While the two terms are sometimes used interchangeably, Hispanic is a narrower term and refers mostly to persons of Spanish speaking origin or ancestry, while Latino is more frequently used to refer more generally to anyone of Latin American origin or ancestry, including Brazilians. Hispanic thus includes persons from Spain and Spanish speaking Latin Americans excluding both Portuguese and Brazilians (who speak Portuguese) while Latino excludes persons from Spain but includes both Spanish speaking and Portuguese-speaking Latin Americans. Persons from Portugal, and all other Portuguese-speaking peoples around the World outside the Americas (e.g. Cape Verdeans or Angolans), are neither Hipanic nor Latino. Latino is a broader term encompassing more people. The choice between the terms Latino and Hispanic among those of Spanish speaking origin is also associated with location: persons of Spanish speaking origins residing in the eastern United States tend to prefer the term Hispanic, whereas those in the West tend to prefer Latino.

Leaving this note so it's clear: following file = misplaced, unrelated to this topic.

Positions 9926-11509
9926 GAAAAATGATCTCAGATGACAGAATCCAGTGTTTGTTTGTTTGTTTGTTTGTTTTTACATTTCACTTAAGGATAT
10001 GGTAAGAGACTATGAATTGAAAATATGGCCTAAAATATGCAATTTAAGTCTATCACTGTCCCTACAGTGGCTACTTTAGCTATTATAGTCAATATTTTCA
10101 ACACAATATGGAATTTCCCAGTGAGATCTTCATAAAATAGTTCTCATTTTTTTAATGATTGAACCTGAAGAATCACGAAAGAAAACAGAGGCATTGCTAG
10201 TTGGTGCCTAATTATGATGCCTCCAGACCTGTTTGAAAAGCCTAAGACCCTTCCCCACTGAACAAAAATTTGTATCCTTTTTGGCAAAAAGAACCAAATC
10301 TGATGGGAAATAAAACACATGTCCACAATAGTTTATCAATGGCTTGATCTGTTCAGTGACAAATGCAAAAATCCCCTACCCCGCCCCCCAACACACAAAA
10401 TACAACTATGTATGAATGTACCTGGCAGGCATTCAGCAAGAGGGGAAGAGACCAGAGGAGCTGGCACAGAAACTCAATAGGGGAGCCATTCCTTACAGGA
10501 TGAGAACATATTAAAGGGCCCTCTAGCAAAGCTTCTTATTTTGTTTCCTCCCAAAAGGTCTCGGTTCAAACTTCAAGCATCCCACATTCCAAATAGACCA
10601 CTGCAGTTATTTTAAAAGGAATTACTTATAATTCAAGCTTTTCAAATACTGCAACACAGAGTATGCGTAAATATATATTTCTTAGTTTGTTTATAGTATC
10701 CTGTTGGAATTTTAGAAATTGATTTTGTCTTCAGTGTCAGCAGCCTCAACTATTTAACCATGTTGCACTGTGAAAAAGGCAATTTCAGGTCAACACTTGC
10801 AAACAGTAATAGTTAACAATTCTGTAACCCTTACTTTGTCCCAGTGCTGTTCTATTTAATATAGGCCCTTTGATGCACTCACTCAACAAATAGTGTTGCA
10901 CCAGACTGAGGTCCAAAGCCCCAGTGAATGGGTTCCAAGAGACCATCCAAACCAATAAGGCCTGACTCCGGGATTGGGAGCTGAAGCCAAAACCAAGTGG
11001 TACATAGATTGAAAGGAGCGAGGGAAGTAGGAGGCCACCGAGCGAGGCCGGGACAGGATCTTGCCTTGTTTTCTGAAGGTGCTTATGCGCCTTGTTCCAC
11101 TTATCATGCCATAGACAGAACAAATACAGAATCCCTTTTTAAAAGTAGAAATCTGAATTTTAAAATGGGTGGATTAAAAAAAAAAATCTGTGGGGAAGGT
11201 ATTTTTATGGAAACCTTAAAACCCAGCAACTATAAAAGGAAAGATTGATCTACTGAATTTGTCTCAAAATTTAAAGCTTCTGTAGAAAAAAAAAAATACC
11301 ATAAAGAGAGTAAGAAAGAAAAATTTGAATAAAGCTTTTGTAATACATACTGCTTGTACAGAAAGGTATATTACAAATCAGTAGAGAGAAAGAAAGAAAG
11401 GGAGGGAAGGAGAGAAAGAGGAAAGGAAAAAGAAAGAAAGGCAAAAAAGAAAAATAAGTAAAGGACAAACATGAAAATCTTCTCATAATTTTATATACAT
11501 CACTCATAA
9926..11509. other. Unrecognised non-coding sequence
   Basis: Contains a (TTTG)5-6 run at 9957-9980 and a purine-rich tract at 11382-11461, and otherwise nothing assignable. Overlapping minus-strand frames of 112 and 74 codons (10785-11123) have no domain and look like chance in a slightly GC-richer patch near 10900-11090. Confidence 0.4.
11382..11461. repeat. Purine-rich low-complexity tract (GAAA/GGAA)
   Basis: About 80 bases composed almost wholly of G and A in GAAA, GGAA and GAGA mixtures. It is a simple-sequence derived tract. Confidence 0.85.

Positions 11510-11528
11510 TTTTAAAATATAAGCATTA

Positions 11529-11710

The Great American Boycott (Spanish: El Gran Paro Estadounidense, lit. "the Great American Strike") was a one-day boycott of United States schools and businesses by immigrants in the United States, of mostly Latin American origin that took place on May 1, 2006. The date was chosen by boycott organizers to coincide with May Day, the International Workers Day observed as a national holiday in Asia, most of Europe, and Mexico, but not officially recognized in the United States due to its Communist associations.
As a continuation of the 2006 U.S. immigration reform protests, the organizers called for supporters to abstain from buying, selling, working, and attending school, in order to attempt to demonstrate through the extent to which the labor obtained of illegal immigrants is needed. Supporters of the boycott rallied in major cities across the U.S. to demand general amnesty and legalization programs for illegal aliens. For this reason, the day is referred to as A Day Without an Immigrant in reference to the 2004political satirefilmA Day Without a Mexican.
Rita Hayworth (born Margarita Carmen Cansino; October 17, 1918 – May 14, 1987) was an American dancer and film actress who achieved fame during the 1940s as one of the era's top stars. Appearing first as Rita Cansino, she agreed to change her name to Rita Hayworth and her natural dark brown hair color to dark red to attract a greater range of roles. Her appeal led to her being featured on the cover of Life magazine five times, beginning in 1940.